by: Darren Baker [ ]
ICM has rereleased the lastkraftwagen 3.5 tonne AHN, but this time they have released a set of German drivers with the product. This vehicle was produced by the Renault Company, as a truck for the French army in early 1939. The truck has a 6 cylinder engine, but with rear wheel drive only. Production did not start until March 1941, under German occupation. The family of AHN trucks served throughout the War from 1941, on all European fronts.
This offering from ICM is packaged in the now usual standard, with a cardboard tray with flip top lid, and this is finished with an additional card lid, that has an artist impression of the contents printed on it. Upon opening the box, you will find a re-sealable bag containing the sprues of the model in grey plastic. Also in this bag are two further bags containing the clear parts and the vinyl rubber tyres. There is a second bag in the box, containing the sprue for the figures. There are two instruction sheets, one covering the figures only and a booklet to cover the construction of the vehicle. Lastly there is a small decal sheet, which is inside the instruction booklet for the vehicle.
Looking at the sprues for the vehicle, reveals no obvious issues regards moulding, beyond the usual ejector pin marks. I will say that I am not a big fan that all of the sprues are packaged in one bag, as while no issues have been caused with this sample, it could lead to deformation in the sprues. The figures themselves have no obvious issues that I can detect visually.
This offering from ICM has a multi part chassis, with separate side rails and a number of cross members. This approach by ICM allows for a great deal of accuracy to be included in this area of the model, but it does mean that a lot of care is required in order to make sure that the chassis is assembled squarely. A number of the cross member parts are made of separate components, and this means that even further care has to be taken to ensure that these are accurately assembled.
Typically of ICM, they have included a very good model of the engine and gearbox. While no photo etch parts are included with this model, a lot of very fine detail has been replicated in plastic, right down to a separate fan blade. A nice degree of detail is also included in the radiator.
The axles of the vehicle have been provided in a very small number of parts, and again ICM has not provided the option to allow the front wheels to be finished in a turned orientation. The leaf springs have very nice detail overall, but the moulding seams present will require care during the removal of them, to prevent damage to that detail. The drive axle is a separate part that will not test the modeller, during its installation. The fuel tank has a nice amount of detail to it, but due to the tank being in two parts, there will be a joint seam which may need to be filled. The wheels of the truck, have very nice detail on both the inner and outer face, but I know that the use of vinyl rubber tyres, will not prove popular with a section of modellers.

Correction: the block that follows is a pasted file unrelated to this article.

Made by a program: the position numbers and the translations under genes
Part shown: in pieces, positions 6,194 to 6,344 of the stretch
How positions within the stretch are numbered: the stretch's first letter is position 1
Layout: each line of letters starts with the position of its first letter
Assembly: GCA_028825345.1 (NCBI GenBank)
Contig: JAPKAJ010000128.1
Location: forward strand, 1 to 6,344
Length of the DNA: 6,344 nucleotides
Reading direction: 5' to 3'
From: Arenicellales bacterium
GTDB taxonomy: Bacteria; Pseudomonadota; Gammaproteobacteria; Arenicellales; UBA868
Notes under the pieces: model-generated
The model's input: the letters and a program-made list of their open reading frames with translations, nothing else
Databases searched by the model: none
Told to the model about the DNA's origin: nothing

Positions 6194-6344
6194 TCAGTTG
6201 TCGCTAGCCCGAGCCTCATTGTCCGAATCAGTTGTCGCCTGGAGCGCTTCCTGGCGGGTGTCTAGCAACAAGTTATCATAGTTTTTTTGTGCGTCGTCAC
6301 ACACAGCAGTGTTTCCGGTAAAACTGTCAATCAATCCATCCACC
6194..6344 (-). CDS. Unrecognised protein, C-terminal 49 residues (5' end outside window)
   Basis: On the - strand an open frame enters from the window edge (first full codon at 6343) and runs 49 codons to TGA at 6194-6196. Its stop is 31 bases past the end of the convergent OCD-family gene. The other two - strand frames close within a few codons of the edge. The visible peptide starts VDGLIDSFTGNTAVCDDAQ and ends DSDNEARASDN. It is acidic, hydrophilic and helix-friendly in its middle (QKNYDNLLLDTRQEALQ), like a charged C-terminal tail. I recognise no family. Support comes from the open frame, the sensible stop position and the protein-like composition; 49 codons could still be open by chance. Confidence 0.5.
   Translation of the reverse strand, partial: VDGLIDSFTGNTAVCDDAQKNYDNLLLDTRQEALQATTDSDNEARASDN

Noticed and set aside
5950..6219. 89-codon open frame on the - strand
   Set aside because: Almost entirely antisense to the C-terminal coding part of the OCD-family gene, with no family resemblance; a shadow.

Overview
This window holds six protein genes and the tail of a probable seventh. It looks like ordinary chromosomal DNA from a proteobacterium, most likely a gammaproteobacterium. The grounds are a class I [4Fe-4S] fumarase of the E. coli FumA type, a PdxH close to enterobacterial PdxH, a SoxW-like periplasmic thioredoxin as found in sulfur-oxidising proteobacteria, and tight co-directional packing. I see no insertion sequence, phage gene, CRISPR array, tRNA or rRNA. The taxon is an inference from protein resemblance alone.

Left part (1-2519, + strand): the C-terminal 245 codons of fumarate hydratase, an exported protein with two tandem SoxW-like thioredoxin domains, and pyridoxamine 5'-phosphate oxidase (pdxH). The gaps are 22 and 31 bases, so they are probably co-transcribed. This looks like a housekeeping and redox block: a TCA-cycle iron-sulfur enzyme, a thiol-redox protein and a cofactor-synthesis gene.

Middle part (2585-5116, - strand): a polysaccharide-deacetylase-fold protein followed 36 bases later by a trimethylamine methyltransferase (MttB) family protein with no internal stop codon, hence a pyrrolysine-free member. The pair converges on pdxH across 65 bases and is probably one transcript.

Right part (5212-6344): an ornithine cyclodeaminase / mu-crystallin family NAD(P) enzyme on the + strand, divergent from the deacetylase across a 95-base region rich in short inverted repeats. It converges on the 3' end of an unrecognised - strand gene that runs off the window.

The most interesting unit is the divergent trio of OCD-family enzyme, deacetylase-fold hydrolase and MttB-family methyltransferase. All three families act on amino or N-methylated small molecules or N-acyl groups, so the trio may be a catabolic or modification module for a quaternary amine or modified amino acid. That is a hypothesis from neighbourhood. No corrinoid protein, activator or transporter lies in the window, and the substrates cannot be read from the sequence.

Moving on to the cab of the truck, we get a very nicely contoured set of mouldings to replicate the cabs unique shape. The seats are an interesting feature, as they are separate and more like rotating chairs, than a standard vehicle seat. Controls inside the vehicle have been well catered for, which should finish the interior off nicely. The engine cover inside the cab has some very nice lines to it. The doors of the cab have been provided separately, and while these are not covered in an open position, I see no reason why that could not be replicated. Fortunately, ICM has avoided ejector pins marks on the either face of the doors, as these are single skinned offerings, with the addition of handles and glazed areas. The glazed portions of the cab, have been well done, as they are thin and do not appear to be causing any distortion, when looked through. As far as I can see, the only part of the cab that suffers greatly with ejector pin marks is the roof. The external grill has a very nice rendition of the manufacturer’s emblem, which I find pleasing.
The cargo bed, is made up of a number of rails that go together to support the floor bed. The floor of the truck is I believe of a metal construction, with a number of lines running along the centre and across it. There is also what I believe to be a weld detail where it is attached to the frame below. The side panels of the cargo bed, also appear to be of a metal design with a diamond shape stamped into them, down the sides. The roof frame has been tackled as a single piece with just the addition of four rails running along its length. Both the cab and the cargo bed can be added to the model at the end of construction, which will make painting the model, in particular the chassis much easier that in might have been.
ICM has included four finishing options for this model as follows:
Lastkraftwagen 3.5 tonne AHN, Russia - Winter 1941
Lastkraftwagen 3.5 tonne AHN, Ukraine – Summer 1942
Lastkraftwagen 3.5 tonne AHN, France 1944
Lastkraftwagen 3.5 tonne AHN, Italy 1943
The figures of the four German drivers, offer some nice poses such as arms resting in a relaxed pose to the side. All four of the figures have the usual break down of separate arms, legs, torso, head etc, although the build of the figure does appear to be very slight. Facial details are of a reasonable standard, and the hands have very good finger detail. Plus of course four figures being provided here gives you the option of what figure to use and provides figures for future projects.
The combination provided here by ICM has been well thought through and I approve of the marriage. The overall detail looks very good to me in all respects. The figures have a very slight build not that it will matter here. The cab has an iconic look to it which instantly identifies it to the viewer. All told this is a very pleasing release by ICM and well worth looking out for.